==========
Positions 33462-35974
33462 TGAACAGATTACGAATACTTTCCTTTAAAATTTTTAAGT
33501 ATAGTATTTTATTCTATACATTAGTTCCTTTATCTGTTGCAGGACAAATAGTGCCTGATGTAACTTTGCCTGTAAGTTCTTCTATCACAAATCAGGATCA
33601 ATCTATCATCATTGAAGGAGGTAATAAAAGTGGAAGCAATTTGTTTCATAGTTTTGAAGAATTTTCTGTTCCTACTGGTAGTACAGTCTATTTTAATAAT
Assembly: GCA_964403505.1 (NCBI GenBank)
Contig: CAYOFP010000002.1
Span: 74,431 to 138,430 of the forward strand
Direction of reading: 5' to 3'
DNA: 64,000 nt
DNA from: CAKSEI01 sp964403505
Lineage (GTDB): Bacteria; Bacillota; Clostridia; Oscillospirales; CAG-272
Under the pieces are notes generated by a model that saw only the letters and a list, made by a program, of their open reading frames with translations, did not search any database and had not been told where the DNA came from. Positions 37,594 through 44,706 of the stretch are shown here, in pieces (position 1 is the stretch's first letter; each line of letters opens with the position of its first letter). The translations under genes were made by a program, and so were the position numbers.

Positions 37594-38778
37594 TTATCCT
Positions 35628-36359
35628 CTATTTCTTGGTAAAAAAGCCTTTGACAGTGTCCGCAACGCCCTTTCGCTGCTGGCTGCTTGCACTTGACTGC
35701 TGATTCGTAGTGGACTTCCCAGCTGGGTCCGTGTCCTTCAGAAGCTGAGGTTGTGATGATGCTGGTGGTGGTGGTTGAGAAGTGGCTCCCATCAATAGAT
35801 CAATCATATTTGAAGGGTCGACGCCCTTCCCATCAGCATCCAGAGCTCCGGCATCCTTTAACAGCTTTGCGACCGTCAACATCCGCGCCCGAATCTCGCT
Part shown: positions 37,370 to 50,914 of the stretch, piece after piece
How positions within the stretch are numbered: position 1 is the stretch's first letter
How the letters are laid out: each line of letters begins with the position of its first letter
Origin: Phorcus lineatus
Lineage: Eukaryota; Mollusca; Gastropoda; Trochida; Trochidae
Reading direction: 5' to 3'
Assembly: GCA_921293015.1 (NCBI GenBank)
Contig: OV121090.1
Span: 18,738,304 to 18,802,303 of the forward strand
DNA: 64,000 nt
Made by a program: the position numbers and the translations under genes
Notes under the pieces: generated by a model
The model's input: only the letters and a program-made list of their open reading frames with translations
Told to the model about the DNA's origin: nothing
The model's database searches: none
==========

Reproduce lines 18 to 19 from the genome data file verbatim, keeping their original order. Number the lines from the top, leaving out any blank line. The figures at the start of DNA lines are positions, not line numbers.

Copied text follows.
35801 CAATCATATTTGAAGGGTCGACGCCCTTCCCATCAGCATCCAGAGCTCCGGCATCCTTTAACAGCTTTGCGACCGTCAACATCCGCGCCCGAATCTCGCT
Part shown: positions 37,370 to 50,914 of the stretch, piece after piece